Mayor Justin Wilson, City Council members and other officials will also hand out birthday cupcakes to attendees.

The celebration kicks off at 6 p.m. and ends with a grand finale fireworks display at 9:30 p.m.

Visit Alexandria recommends these vantage points to see the best fireworks:

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Sandbags piled up outside a business in Old Town (staff photo by James Cullum)

The National Weather Service has issued a Coastal Flood Watch for Alexandria, Arlington and D.C.

The Coastal Flood Watch will go into effect from midnight to 7 a.m. on Saturday (April 29).

NWS forecasts a 100% chance of rain Friday night, and says to expect up to one foot of “inundation above ground level” in low-lying areas due to tidal flooding. The weather service predicts a 60% chance of rain after 2 p.m. Saturday, and an 80% chance of rain all day Sunday.

“Water is expected to approach buildings near King Street and Union Street (in Old Town),” NWS said in the advisory. “Tides two-and-a-half feet above normal (are expected).”

Alexandria’s Potomac River waterfront in Old Town is prone to flooding, and high tide is at around 2:30 p.m. and 3:30 a.m.

“If travel is required, allow extra time as some roads may be closed,” NWS advised. “Do not drive around barricades or through water of unknown depth. Take the necessary actions to protect flood-prone property.”


Alexandria Vice Mayor Amy Jackson said the impact of pop star Lorde’s decision to take a plunge into the Potomac River is still rippling out across local environmental agencies.

In August, the New Zealand musician told a stunned D.C. crowd at The Anthem that she’d gone for a swim in the Potomac River. In years past, the river has had a reputation for being notoriously polluted, though the water quality has been gradually improving in recent years.

Jackson, reporting on activity from the Chesapeake Bay Policy and Resources Committee, said Lorde was still the talk of the town at the recent Environmental Protection Agency (EPA) conference.

“We had our 11th annual EPA forum,” Jackson said. “We had a wonderful panel come and discuss [pollutants] and a lot of how groundwater [and] stormwater affects our city and our region, and what we can do to keep our water clean. Of course, this coincides with the Clean Water Act, and of course that all started with Lorde coming and swimming in the Potomac.”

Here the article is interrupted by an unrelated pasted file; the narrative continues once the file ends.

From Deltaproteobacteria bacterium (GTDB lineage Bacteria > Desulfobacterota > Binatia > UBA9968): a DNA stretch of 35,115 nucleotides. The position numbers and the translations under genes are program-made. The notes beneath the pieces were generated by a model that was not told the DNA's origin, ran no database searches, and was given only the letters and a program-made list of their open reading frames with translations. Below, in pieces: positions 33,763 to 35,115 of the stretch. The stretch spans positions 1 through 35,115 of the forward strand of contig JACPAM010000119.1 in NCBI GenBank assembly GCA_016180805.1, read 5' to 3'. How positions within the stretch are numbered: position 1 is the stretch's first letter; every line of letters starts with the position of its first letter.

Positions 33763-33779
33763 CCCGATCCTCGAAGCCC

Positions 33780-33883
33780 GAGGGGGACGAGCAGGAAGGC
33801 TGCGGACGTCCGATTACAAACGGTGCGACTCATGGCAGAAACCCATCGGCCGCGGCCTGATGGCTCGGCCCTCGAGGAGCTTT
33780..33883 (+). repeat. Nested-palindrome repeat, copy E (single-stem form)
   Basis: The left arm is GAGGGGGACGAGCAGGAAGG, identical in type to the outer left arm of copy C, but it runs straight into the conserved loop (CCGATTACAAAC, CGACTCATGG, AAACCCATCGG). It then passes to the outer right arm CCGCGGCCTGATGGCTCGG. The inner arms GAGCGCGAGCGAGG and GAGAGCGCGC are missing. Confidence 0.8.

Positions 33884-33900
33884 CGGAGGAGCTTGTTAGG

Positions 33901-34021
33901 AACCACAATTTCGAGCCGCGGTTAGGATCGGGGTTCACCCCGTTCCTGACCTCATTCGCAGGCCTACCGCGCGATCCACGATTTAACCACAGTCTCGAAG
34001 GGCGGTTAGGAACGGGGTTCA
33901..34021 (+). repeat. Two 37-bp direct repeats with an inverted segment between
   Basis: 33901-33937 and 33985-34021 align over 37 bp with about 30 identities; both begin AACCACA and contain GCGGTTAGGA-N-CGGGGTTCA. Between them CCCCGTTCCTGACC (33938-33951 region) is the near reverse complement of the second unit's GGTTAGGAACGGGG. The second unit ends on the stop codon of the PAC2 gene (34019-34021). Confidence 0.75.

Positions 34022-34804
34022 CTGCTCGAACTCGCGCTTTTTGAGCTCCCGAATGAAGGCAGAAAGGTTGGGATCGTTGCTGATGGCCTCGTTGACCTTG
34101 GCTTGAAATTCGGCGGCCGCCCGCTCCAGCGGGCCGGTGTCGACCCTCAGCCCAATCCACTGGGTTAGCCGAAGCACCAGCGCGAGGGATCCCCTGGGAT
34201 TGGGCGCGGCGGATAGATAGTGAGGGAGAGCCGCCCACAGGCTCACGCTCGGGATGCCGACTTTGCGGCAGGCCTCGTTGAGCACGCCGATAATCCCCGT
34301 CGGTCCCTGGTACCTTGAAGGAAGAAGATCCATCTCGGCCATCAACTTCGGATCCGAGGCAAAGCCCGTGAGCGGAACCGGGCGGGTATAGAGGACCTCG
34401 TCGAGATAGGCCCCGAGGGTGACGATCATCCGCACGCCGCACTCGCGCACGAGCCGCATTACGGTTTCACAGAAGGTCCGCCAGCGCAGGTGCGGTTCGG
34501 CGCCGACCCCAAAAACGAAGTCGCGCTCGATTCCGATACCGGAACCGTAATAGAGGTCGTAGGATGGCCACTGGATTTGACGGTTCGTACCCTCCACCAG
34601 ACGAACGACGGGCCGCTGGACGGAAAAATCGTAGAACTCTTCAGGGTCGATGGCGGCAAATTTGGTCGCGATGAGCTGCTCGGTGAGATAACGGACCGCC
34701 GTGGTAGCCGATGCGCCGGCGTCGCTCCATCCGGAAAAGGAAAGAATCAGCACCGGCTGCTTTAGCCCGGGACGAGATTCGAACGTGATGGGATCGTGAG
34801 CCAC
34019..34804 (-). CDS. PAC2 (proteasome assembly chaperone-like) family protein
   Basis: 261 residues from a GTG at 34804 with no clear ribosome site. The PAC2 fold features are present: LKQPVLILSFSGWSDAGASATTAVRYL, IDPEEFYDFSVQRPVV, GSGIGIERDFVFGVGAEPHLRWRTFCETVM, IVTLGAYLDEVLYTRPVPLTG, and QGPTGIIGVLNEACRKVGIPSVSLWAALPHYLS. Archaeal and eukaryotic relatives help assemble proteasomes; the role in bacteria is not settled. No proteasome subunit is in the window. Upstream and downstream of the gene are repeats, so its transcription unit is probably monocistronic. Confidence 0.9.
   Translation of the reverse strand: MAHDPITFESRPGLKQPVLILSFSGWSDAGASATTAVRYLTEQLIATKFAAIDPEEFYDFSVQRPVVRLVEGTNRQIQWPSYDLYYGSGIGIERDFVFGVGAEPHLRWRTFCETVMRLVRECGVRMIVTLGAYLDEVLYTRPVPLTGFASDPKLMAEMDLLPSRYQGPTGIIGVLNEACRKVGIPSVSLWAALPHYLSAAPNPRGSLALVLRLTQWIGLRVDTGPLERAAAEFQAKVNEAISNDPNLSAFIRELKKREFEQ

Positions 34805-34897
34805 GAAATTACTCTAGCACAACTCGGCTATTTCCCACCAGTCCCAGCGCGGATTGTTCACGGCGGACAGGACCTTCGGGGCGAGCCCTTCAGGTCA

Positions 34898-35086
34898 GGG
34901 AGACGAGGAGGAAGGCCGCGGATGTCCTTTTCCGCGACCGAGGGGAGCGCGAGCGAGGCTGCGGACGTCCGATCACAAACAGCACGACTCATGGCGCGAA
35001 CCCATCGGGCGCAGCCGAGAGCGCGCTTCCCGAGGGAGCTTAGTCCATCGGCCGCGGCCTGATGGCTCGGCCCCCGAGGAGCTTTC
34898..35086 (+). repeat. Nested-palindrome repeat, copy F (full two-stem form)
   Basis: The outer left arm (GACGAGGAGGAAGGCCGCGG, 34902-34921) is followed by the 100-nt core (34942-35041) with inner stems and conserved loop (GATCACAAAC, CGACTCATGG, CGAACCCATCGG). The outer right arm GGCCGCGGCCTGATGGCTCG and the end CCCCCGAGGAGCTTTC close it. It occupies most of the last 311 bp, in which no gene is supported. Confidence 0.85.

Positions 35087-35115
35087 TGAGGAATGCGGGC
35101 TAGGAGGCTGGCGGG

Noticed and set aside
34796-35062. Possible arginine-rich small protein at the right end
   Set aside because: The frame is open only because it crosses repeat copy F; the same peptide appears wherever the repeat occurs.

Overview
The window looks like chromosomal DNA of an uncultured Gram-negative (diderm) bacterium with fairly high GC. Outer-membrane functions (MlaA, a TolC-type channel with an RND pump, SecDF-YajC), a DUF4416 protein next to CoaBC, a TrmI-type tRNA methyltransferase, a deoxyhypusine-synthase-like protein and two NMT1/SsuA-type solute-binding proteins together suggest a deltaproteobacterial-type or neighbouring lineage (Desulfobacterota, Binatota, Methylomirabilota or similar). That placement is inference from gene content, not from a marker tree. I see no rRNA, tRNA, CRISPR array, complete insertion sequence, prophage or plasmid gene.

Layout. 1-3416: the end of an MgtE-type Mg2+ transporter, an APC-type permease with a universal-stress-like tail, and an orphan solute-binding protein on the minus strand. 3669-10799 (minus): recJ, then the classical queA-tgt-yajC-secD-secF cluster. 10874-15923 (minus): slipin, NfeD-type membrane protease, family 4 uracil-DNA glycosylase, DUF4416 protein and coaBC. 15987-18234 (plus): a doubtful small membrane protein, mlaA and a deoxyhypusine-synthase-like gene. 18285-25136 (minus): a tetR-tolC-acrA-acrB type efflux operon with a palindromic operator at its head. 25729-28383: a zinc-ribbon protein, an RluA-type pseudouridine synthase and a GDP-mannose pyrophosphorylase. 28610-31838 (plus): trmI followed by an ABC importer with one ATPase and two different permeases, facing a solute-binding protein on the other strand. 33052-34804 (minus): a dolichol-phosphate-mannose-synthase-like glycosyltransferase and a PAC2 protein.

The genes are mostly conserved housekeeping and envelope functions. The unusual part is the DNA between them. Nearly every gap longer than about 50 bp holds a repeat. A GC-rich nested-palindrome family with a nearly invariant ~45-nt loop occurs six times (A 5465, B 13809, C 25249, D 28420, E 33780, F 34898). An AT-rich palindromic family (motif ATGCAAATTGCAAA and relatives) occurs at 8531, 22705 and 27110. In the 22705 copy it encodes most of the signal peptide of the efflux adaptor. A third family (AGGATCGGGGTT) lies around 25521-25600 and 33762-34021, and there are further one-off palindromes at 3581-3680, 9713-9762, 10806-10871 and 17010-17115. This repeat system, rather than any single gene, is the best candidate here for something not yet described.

Jackson credited Lorde with reigniting the discussion of whether or not it’s okay to swim in the Potomac River. While it’s still illegal to swim in the river in D.C., it’s legal in Maryland

“No one would probably do that a few years ago, and she’s still well,” Jackson said. “We’ve not heard that she’s come down with anything. We don’t say ‘go swim in the Potomac’ but it was definitely a great marketing tool for Lorde to do that for us.”

At a recent concert in Maryland, Lorde said she feels like a “radioactive creature” after swimming in the river.


For the fifth straight year, Alexandria was named in the top five best small cities in the country in the 2022 Condé Nast Traveler Readers’ Choice Awards.

Alexandria took home the fourth spot this year after placing third the last two years in a row.

  1. Charleston, South Carolina
  2. Aspen, Colorado
  3. Santa Fe, New Mexico
  4. Alexandria, Virginia
  5. Savannah, Georgia
  6. Greenville, South Carolina
  7. Key West, Florida
  8. Santa Rosa Beach, Florida
  9. Palm Beach, Florida
  10. Wilmington, North Carolina

According to Condé Nast:

Washingtonians are all in on the secret, but it’s no surprise the rest of the world is catching up: Alexandria, Virginia, the charming, historic city just across the Potomac River from our nation’s capital, draws travelers and would-be residents alike.

Most folks start to imagine moving there immediately after setting foot in Old Town, once they’ve strolled the red-brick sidewalks, clocking street after street of perfectly preserved rowhouses from the 18th and 19th centuries. When you visit, scope out King Street, packed with boutiques, restaurants, and specialty shops; then land at the waterfront, where you can watch the boats bobbing on the water before touring the Torpedo Factory Art Center, a collective of galleries and artists’ studios. End the day at Gadsby’s Tavern, where some of our founding fathers used to drink — don’t mind the actors in colonial garb.